The bottle water industry is a multimillion dollar business that drinking water around the world and adds tons of plastic waste to landfill. A lot of the water is not the healthiest thing to drink either. There are cross contamination issues from plastic bottles, particularly if kept in heated areas or exposed to strong sun.
Although water purified by reverse osmosis (RO water) is safe to drink from bacteria, the lack of minerals in the water will drain your body from minerals when consumed.
Lack safe tap water
Unfortunately, for a large part of the world clean and safe tap water does not exist. This does however not mean you have to buy bottle water. There are simple household solutions that can be installed in your house.
One example of this is a three stage carbon and resin filter combined with reverse osmosis.
Yes, reverse osmosis is used to sanitize the water which means loss of mineral. It is therefore important to run the water through a set of mineral balls to remineralize the water.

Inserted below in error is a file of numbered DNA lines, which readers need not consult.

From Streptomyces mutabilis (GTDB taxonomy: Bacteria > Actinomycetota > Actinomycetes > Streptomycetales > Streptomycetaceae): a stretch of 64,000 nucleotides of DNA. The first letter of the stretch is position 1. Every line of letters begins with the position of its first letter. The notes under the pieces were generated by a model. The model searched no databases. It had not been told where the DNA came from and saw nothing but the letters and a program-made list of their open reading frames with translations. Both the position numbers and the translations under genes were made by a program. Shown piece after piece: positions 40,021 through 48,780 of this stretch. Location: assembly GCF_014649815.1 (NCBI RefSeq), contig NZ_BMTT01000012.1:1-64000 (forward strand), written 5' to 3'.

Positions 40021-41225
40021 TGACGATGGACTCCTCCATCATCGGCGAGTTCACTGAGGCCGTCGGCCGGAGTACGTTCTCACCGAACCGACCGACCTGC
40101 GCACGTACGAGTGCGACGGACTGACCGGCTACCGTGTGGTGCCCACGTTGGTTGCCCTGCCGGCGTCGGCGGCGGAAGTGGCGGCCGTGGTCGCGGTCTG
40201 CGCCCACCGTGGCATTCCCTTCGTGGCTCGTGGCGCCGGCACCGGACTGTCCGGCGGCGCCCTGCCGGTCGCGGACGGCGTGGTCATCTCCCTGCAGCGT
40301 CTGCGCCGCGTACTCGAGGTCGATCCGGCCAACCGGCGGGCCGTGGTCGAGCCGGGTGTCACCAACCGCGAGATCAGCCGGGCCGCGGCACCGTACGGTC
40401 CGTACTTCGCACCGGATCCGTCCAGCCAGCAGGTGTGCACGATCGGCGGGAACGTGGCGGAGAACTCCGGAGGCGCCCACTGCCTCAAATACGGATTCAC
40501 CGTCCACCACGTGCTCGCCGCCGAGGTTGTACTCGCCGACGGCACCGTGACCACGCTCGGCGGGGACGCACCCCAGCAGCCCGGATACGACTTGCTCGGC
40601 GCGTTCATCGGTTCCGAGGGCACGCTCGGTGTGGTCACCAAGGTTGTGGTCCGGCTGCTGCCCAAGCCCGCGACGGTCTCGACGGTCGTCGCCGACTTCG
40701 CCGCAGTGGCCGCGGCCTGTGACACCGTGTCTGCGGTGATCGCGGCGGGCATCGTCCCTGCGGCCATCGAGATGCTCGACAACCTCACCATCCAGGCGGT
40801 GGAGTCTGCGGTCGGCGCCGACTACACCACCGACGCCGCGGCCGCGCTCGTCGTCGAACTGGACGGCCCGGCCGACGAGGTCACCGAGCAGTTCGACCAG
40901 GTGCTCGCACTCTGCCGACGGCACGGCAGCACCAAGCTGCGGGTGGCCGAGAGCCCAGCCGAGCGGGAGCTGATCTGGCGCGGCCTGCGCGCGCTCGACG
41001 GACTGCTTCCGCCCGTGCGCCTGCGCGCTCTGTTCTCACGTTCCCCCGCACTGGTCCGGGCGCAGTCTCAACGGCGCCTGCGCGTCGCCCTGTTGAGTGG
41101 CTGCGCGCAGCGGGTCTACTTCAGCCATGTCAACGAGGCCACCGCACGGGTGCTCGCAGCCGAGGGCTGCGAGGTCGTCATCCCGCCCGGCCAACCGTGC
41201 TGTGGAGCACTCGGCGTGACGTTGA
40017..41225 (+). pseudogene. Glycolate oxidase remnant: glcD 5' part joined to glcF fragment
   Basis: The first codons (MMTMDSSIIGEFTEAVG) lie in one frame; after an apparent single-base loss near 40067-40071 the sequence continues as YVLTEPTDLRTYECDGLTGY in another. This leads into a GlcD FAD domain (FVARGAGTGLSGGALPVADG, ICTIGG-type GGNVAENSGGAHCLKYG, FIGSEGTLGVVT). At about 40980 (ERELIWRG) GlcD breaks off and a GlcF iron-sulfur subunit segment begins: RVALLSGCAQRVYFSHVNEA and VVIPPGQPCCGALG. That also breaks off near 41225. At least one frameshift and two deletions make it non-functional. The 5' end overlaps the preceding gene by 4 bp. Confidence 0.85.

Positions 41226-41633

Once that is done you have a perfectly safe mineral water in your tap that can be filled in to reusable glass bottle or straight in your glass.
The beauty of this system is that it can be scaled up from household use to larger commercial facilities. So whether you are a household, small restaurant, small hotel or a large resort there is no reason why you cannot do away with bottled plastic water.
Kurt Apel of Eco Pure Waters, a Thai water company that delivers tailor made water bottling systems with multiple head bottle fillers and bottle washers.
– We have installed over 50 systems, and soon will do fully automatic systems where no hands will touch the bottles, says Kurt.
Short payback period
On the client list are famous hotel companies such as Soneva, Starwood, Dusit, Banyan Tree, Jetwing and Six Senses. The installations have been made in a wide variety of countries including Thailand, Maldives, Sri Lanka, Vietnam, India, Seychelles, Jordan and Oman.
And the common thread is that is not just good for the environment but also makes economic sense.
– Generally the payback period for our drinking water systems is less than one year, says Kurt.